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Community Life - Events and Celebrations - Holidays - Thanksgiving

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Football crowd at Camp Funston, Fort Riley, Kansas, on Thanksgiving Day

Football crowd at Camp Funston, Fort Riley, Kansas, on Thanksgiving Day
Creator: Williams, Verne O. & Stead, Chas A., K.C. Mo.
Date: November 29, 1917
This panoramic photograph shows a crowd of soldiers at a football game at Camp Funston, Thanksgiving Day. The opposing team was from the University of Illinois and Camp Funston. Camp Funston was established at Fort Riley, Kansas, after the outbreak of World War I and work began on the camp in the summer of 1917. The camp was named after Brigadier General Frederick Funston who grew up in Iola, Kansas, and who became well known for his role in the Philippines during the Spanish American War.


Leigh R. Webber to Miss Brown

Leigh R. Webber to Miss Brown
Creator: Webber, L. R.
Date: November 27, 1862
This letter, written by Leigh R. Webber from the "Camp of Grant's Army near Grand Junction Tenn.," was addressed to Miss Brown, a daughter of John Stillman Brown, a Unitarian minister who lived west of Lawrence, Kansas. Webber described camp life and mentioned the possibility that the troops would return to Kansas. He also discussed the contrast between "the pomp and circumstance of war" and the "blind bull-dog fight" he witnessed at the Battle of Wilson's Creek on August 10, 1861. The last portion of his letter deals with issues such as clothing, Thanksgiving, and other political issues.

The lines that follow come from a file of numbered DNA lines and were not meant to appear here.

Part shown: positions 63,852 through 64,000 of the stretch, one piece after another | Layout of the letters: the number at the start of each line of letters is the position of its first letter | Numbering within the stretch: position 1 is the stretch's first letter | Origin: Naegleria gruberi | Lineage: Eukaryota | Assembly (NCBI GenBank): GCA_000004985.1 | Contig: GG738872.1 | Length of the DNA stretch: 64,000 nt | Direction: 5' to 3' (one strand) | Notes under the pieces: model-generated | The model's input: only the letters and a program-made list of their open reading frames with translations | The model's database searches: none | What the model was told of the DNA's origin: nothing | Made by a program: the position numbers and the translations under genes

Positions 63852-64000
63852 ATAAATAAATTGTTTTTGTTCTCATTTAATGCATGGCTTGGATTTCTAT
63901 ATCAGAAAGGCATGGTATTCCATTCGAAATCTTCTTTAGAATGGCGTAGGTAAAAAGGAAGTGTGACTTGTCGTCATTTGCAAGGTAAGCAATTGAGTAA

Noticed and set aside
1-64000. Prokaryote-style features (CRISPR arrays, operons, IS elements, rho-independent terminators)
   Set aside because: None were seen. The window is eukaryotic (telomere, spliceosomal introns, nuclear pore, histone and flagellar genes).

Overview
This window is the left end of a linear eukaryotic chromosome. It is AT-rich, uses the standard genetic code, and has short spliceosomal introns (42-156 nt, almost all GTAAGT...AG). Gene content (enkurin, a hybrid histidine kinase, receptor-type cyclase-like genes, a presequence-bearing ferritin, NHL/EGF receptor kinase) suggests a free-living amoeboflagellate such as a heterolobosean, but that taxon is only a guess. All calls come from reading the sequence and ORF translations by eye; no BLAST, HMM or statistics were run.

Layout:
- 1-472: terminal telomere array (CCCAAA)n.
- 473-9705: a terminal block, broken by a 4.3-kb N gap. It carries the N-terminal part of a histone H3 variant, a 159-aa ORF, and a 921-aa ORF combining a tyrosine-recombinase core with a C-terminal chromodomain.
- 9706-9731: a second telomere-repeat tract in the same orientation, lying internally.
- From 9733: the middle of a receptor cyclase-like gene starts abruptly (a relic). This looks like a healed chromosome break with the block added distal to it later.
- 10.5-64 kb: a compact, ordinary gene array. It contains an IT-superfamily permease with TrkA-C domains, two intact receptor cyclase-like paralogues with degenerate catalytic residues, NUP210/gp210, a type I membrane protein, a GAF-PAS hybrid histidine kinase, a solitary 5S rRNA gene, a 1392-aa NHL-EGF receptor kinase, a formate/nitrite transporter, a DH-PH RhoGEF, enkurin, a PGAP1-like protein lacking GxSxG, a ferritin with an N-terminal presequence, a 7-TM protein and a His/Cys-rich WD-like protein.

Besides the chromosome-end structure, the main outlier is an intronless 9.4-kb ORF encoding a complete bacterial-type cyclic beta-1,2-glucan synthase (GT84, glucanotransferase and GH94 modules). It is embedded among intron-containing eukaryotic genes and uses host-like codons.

M.R. Brown to William Brown

M.R. Brown to William Brown
Creator: Brown, Mary Ripley, d. 1878
Date: December 11, 1861
A letter written from Lawrence, Kansas, by M.R. Brown, addressed to her son, William Brown, who was in college in New York. Brown begins by discussing the Thanksgiving and Christmas holidays. She discusses the 300 African Americans who had fled slavery and were now living in Lawrence, and the efforts of an African-American minister in the community. Brown expresses fear that Lawrence would be attacked by Missourians. She also gives news of Leigh R. Webber, a Kansas soldier who often wrote to members of the Brown family.